Novak Djokovic of Serbia reaches for a shot during his first round match against Chung Hyeon of South Korea at the Australian Open tennis championships in Melbourne, Australia, Monday, Jan. 18, 2016.(AP Photo/Vincent Thian)
MELBOURNE, Australia (AP) A quarterfinal loss to Stan Wawrinka at the Australian Open in 2014 ended Novak Djokovic's 25-match winning streak at Melbourne Park, which included titles in 2011, 2012 and 2013.
The No. 1-ranked Djokovic started another Melbourne streak last year when he won a fifth Australian Open title, and he extended his winning streak to eight matches with a first-round win over Chung Hyeon on Monday.
On Wednesday, he'll attempt to extend that to nine matches when he plays wildcard entry Quentin Halys of France.
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Djokovic, who won his first major in 2008 at Melbourne Park, said his continuing success in Australia is no surprise.
''Every time I go back to Rod Laver Arena, I have these memories come back to me from the first win back in 2008, and, of course, some of the epic matches I've played on that court,'' Djokovic said. ''Again, I'll try my best, as anybody else. I'm here to start from the very beginning, to start from the scratch, and see where it takes me.''
Second-round singles matches in the top half of the men's and women's draws begin Wednesday, and here are some other things to watch:
BACK ON TRACK? Eugenie Bouchard's career has been like a roller-coaster over the past two years. The Canadian made the semifinals of the Australian Open and French Open and the Wimbledon final in 2014, when her year-end ranking improved to a career-best No. 7 – at the age of 20. Then she experienced a clump of mediocre results and first-round losses which saw her ranking slump to 48 by the end of last year. A fall on a slippery floor in a dressing room at the U.S. Open and resulting concussion which led to a lengthy layoff didn't help. But Bouchard's start to 2016 has been good, advancing to the quarterfinals at the Shenzhen Open in China, then the Hobart International final last week. Her comeback faces its biggest test on Wednesday when she plays No. 4-seeded Agnieszka Radwanska in the second round. Radwanska beat Bouchard in straight sets on clay in their only career meeting at the Madrid Masters in 2014.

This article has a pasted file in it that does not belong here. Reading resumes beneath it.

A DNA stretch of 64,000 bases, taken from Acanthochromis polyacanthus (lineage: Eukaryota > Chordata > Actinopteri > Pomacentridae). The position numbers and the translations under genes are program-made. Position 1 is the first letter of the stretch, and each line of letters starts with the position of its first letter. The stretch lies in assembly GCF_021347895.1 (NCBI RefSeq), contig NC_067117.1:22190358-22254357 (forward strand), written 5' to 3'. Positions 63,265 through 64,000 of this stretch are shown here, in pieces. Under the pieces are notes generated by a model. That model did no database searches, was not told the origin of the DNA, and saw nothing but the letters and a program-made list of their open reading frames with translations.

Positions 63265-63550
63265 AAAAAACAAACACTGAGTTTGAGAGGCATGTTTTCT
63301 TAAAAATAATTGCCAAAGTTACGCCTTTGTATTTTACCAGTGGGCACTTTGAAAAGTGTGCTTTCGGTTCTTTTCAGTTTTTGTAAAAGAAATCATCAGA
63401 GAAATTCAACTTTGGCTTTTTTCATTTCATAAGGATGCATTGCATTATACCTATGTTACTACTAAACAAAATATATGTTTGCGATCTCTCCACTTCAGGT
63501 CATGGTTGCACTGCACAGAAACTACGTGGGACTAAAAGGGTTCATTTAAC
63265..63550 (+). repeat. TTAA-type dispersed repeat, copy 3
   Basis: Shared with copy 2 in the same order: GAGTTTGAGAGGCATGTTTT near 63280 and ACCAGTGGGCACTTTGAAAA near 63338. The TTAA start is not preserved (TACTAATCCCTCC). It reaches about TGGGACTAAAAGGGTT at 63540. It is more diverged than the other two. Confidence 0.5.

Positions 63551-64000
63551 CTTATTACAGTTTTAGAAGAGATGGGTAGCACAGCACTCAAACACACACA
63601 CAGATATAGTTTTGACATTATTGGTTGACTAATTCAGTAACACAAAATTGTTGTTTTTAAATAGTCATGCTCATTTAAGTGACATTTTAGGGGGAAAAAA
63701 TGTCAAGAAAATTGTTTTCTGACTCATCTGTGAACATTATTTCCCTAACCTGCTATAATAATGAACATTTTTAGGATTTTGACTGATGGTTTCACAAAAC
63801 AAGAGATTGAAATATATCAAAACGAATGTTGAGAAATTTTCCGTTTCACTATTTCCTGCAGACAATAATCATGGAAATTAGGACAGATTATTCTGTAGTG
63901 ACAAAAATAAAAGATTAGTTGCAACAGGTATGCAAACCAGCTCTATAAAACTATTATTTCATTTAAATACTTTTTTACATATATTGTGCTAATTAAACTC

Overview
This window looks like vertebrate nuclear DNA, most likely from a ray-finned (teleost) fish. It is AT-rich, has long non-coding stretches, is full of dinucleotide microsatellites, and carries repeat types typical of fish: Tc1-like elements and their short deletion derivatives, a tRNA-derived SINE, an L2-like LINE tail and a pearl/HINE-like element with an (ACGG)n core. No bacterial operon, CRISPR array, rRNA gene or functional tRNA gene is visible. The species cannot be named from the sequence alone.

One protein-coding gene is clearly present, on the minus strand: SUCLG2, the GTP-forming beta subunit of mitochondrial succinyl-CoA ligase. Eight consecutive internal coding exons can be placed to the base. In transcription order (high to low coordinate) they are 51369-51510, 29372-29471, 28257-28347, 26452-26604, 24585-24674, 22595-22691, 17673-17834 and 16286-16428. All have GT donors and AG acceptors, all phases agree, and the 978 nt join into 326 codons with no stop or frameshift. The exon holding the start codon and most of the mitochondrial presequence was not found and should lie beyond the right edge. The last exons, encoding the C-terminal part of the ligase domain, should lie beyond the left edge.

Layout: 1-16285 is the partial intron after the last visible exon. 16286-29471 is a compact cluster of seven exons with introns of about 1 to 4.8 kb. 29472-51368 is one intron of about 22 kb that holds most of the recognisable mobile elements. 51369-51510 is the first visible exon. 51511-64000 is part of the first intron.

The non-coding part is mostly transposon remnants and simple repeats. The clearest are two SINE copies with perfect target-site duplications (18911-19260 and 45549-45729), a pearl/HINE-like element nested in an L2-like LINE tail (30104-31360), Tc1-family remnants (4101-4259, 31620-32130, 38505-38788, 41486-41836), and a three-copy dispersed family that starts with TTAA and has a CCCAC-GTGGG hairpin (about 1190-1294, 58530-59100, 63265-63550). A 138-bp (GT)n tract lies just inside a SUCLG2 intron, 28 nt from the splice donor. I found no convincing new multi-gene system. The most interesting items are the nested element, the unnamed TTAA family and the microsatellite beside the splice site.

FEDERER'S FOES: Four-time champion Roger Federer beat Nikoloz Basilashvili of Georgia in the first round on Monday, and next faces Ukraine's Alexandr Dolgopolov on Wednesday in an afternoon match on Rod Laver Arena. Federer has beaten Dolgopolov twice on hard courts in their only previous meetings, including the first time they played when Dolgopolov retired injured while trailing 6-4, 5-2 at the Swiss Indoors in Federer's hometown of Basel. Still, the pair have become good friends.
''I think it's going to be very tough, to be honest,'' Federer said. ''I've practiced with Dolgopolov in the offseason in Dubai. Had some great sessions together there, this year and last year. I know him very well. Dolgopolov is a different player, a different level. He's been there before. He's got the fitness, the power, the speed, tennis IQ, all that. It's going to be a big challenge.''
ROUNDING IT OUT: Elsewhere Wednesday, the top three women on the top half of the draw all play on Rod Laver Arena. No. 1 Serena Williams takes on Hsieh Su-wei after No. 5 Maria Sharapova opens the day on center court against Aliaksandra Sasnovich. Radwanska plays Bouchard to open night play. Another highly-seeded woman, two-time Wimbledon champion and No. 6 Petra Kvitova, plays Australian Daria Gavrilova in a night match at Margaret Court Arena.